ALEXANDRIA, Va. - As an intern and later a full-time research engineer at the U.S. Army Engineer Research and Development Center’s (ERDC) Geospatial Research Laboratory (GRL), Dr. Michelle Hamilton invented a system for Multi-Criteria Decision Analysis, which was patented in September 2020 for emergency responders’ use in prioritizing key geolocations for support allocations and mitigation efforts.
“Warfighters and first-line responders need this to be able to rapidly collaborate on ideas, test hypotheses and different scenarios and connect to distributed data sources,” Hamilton said.
The invention is a data-collection system creating risk indexes based on combined indicators. As a methodology for structuring and solving complex decision and planning problems, Multi-Criteria Decision Analysis (MCDA) allows decision-maker preferences when developing solutions.
Members of the GRL project team included original project manager Andrew Jenkins, project manager successor and research physical scientist John Nedza and geographer Demetra Voyadgis for the multi-faced invention featuring MCDA, further developed as Geo-centric Environment for Analysis and Reasoning (GEAR).
Hamilton and the team will be recognized next year in a patent plaque presentation ceremony by senior leaders from ERDC’s Office of Research and Technology Transfer, which processes patents for the center.
Created and tested at GRL, the project began in 2013 and continued development through 2017, with technology transition to the Army Geospatial Center (AGC).
Transitions and Current Uses
In spring 2020, GEAR was used to analyze the need for, and to prioritize the placement of, alternate care facilities as part of the U.S. Army Corps of Engineers’ COVID-19 response. The MCDA component of GEAR is being developed as a data analysis tool by ERDC Environmental Laboratory’s Risk and Decision Science Team to assess the information’s decision-making value.
According to AGC physical scientist Heather Speight, AGC’s Systems Application and Integration Branch is using GEAR to generate products as part of the Public Health Informatics (PHIMATICS) prototype development effort. She described how PHIMATICS’s objective is to create a digital surveillance platform that uses publicly available data to detect and anticipate infectious disease outbreaks and related population sentiment for the purpose of identifying and communicating emerging public health threats and potential mitigation strategies.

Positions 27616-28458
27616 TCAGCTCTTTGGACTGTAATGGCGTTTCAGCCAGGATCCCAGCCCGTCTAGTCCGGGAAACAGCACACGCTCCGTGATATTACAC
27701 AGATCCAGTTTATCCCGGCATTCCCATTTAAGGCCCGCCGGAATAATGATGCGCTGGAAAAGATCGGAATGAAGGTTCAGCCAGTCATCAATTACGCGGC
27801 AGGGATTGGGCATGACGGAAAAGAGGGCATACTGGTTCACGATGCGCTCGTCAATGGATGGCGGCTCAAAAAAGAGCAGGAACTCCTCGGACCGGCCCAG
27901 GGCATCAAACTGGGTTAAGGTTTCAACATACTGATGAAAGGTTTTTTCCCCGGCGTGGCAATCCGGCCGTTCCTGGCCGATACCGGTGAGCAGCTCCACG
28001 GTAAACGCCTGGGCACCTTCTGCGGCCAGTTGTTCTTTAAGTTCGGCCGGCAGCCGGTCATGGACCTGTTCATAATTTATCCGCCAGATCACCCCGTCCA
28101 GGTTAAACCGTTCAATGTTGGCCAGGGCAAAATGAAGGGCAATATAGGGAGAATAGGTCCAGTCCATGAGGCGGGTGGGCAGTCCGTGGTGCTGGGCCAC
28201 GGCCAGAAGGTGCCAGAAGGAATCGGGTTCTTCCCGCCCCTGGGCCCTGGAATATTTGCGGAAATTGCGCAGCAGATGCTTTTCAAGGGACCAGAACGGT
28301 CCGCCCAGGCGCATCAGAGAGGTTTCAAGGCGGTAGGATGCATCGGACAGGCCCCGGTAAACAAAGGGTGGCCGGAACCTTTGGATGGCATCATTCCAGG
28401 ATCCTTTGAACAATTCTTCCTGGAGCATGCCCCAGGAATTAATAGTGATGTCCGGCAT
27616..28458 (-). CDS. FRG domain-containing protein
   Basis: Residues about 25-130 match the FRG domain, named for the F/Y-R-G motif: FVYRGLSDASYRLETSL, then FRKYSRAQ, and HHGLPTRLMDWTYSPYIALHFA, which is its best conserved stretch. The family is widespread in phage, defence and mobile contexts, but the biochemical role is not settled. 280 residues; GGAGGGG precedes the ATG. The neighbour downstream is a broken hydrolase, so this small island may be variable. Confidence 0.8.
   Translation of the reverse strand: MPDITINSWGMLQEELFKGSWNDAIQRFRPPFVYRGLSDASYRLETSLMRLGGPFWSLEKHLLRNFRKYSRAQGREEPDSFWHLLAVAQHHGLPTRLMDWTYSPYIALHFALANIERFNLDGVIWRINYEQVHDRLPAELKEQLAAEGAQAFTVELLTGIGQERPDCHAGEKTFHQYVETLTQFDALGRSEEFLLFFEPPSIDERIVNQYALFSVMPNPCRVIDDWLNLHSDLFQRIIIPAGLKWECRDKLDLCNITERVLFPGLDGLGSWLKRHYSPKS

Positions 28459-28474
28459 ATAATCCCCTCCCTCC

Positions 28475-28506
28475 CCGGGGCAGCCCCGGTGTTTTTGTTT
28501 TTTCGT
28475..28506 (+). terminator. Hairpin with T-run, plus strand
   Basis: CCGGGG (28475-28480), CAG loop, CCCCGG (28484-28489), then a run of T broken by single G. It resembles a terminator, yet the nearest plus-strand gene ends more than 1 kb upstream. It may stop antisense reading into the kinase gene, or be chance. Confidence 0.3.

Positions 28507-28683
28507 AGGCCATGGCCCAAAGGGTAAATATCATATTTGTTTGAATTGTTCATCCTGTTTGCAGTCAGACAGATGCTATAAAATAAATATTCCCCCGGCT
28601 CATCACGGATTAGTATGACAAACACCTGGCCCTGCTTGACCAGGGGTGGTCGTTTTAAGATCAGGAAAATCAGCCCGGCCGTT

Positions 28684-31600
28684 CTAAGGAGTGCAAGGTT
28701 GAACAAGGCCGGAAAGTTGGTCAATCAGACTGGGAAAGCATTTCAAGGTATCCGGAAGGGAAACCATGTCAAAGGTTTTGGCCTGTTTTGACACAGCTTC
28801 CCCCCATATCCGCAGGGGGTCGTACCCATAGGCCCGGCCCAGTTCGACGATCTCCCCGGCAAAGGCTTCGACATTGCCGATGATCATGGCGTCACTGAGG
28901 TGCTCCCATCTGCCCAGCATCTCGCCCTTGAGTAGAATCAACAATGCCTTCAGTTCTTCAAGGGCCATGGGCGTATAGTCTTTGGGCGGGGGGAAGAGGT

“I was an intern at the time when we originally sketched out the concept. I appreciate the idea meritocracy ethos at GRL, as these seasoned geospatial professionals embraced my ideas and implemented them, even though I was an intern and new to the geospatial profession,” said Hamilton whose internship advanced to a GRL research engineer position for three years.
Now director of intelligence programs for Virginia-based Commonwealth Computer Research Inc., Hamilton’s invention idea evolved following her interest in the Harvard Humanitarian Initiative on the 2011 Haiti earthquakes’ disaster relief challenges.
“This initiative pointed out communications technologies have led to a proliferation in the quantity of information available to humanitarian workers at all levels, but not necessarily any corresponding improvements in their abilities to usefully handle that information,” she said. “This prevalence of geospatial information provided a new opportunity to apply Geographical Information Systems (GIS)-based MCDA to a broad spectrum of use cases.”
“Volunteered geographic information, open GIS software, geo-service-based tools, cloud-based virtualized platforms and worldwide collaboration among both domain experts and general users greatly increased the quantity and accessibility of geospatially referenced data resources,” Hamilton said. “However, there was a lack of GIS-based MCDA tools that integrated this decision-driven process within a widely accessible, robust geo-framework environment, designed for user-friendly interaction.”
Software Invention Inspiration
“This inspired the need to develop a software that can easily pull in lots of emerging data layers as new understandings of the disaster unfolded,” Hamilton said. “Basically, the concept of my invention is that you create a starting risk model that you use to prioritize actions based on the limited information that you have. As the disaster unfolds, you gain more information which necessitates a different risk model ― different variables become more or less important.”
Using data sources, decision analysis and geo-visualization, the system manages data space objects, filters analytical criteria and map graphical views.
“For the geospatial software framework, the researchers chose to implement an open source, web-based GIS that could ingest authoritative, but also open source and user-generated data, as often they are either the most current or only data available in dynamic environments,” Voyadgis said. “To address complex problems, we needed Michelle’s expertise to design the MCDA. John Nedza assumed the role of project manager towards the end of the first year and guided the project to completion. He was instrumental in distilling salient requirements based on his expertise in geospatial data structures and warfighter needs, and feedback from user juries, exercises and use cases.”
Citing advantages, Hamilton said that the patented MCDA system offers innovative science and technology approaches to address Army geospatial domain capability gaps and advance Geo Analysis and Reasoning workflow.